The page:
/* Some other content that does not activate dragging */
<button {...listeners} {...attributes}>Drag handle 2</button>


This strategy also means that we're able to use React synthetic events, which ultimately leads to improved performance over manually attaching event listeners to each individual node. Why? Because rather than having to attach individual event listeners for each draggable DOM node, React attaches a single event listener for every type of event we listen to on the document. Once click on one of the draggable nodes happens, React's listener on the document dispatches a SyntheticEvent back to the original handler.


In order to actually see your draggable items move on screen, you'll need to move the item using CSS. You can use inline styles, CSS variables, or even CSS-in-JS libraries to pass the transform property as CSS to your draggable element.

For performance reasons, we strongly recommend you use the transform CSS property to move your draggable item on the screen, as other positional properties such as top, left or margin can cause expensive repaints. Learn more about CSS transforms.

After an item starts being dragged, the transform property will be populated with the translate coordinates you'll need to move the item on the screen. The transform object adheres to the following shape: {x: number, y: number, scaleX: number, scaleY: number}

The x and y coordinates represent the delta from the point of origin of your draggable element since it started being dragged.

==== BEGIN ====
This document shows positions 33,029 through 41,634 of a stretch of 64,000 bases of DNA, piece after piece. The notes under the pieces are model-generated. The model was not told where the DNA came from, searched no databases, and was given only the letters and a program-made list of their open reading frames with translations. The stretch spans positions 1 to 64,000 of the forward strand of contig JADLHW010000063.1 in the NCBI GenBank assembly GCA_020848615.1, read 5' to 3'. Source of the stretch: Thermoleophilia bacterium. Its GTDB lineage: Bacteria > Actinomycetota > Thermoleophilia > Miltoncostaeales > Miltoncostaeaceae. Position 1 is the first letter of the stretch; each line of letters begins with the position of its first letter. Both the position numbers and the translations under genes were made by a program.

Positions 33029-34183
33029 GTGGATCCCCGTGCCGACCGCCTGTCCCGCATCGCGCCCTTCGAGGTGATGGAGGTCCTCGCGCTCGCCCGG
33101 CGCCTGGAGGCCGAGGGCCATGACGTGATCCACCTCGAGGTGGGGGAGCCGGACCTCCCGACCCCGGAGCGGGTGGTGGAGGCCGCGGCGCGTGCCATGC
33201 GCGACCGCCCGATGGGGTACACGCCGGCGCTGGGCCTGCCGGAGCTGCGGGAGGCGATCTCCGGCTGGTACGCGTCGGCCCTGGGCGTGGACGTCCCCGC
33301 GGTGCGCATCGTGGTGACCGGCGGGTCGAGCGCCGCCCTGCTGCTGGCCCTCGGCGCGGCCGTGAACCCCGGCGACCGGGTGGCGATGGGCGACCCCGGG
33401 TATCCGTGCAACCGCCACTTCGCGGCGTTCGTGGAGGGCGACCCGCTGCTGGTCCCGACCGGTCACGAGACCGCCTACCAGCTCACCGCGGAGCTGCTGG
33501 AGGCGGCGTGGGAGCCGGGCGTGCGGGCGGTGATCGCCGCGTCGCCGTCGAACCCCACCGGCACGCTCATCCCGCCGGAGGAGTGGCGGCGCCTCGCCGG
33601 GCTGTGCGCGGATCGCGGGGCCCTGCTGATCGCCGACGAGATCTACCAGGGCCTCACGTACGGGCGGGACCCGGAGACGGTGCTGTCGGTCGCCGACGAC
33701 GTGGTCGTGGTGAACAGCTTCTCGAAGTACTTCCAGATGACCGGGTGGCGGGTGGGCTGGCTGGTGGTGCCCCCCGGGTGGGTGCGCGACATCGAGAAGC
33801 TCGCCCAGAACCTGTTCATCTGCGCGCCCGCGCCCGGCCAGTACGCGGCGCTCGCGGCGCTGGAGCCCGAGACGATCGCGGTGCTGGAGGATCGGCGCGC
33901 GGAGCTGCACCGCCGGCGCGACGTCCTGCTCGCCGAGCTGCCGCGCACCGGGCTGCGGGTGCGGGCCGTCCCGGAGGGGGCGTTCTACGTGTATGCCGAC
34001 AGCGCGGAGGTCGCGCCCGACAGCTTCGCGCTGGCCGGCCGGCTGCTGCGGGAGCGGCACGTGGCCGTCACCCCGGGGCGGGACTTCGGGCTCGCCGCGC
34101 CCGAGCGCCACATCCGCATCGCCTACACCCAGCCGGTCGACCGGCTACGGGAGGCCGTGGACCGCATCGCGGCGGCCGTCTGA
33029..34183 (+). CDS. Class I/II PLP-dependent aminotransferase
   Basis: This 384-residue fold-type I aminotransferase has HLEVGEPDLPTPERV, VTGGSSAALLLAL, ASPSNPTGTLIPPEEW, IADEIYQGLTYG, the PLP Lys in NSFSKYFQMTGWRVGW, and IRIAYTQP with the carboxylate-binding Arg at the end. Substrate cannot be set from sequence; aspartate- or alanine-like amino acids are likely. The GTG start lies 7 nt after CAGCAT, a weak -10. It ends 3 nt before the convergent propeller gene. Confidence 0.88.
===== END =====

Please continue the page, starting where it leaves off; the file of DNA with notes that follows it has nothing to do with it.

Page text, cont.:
The scaleX and scaleY properties represent the difference in scale between the item that is dragged and the droppable container it is currently over. This is useful for building interfaces where the draggable item needs to adapt to the size of the droppable container it is currently over.

The CSS helper is entirely optional; it's a convenient helper for generating CSS transform strings, and is equivalent to manually constructing the string as such:

CSS.Translate.toString(transform) ===
`translate3d(${translate.x}, ${translate.y}, 0)`


The useDraggable hook provides a set of sensible default attributes for draggable items. We recommend you attach these to the HTML element you are attaching the draggable listeners to.

We encourage you to manually attach the attributes that you think make sense in the context of your application rather than using them all without considering whether it makes sense to do so.

For example, if the HTML element you are attaching the useDraggable listeners to is already a semantic button, although it's harmless to do so, there's no need to add the role="button" attribute, since that is already the default role.


Default value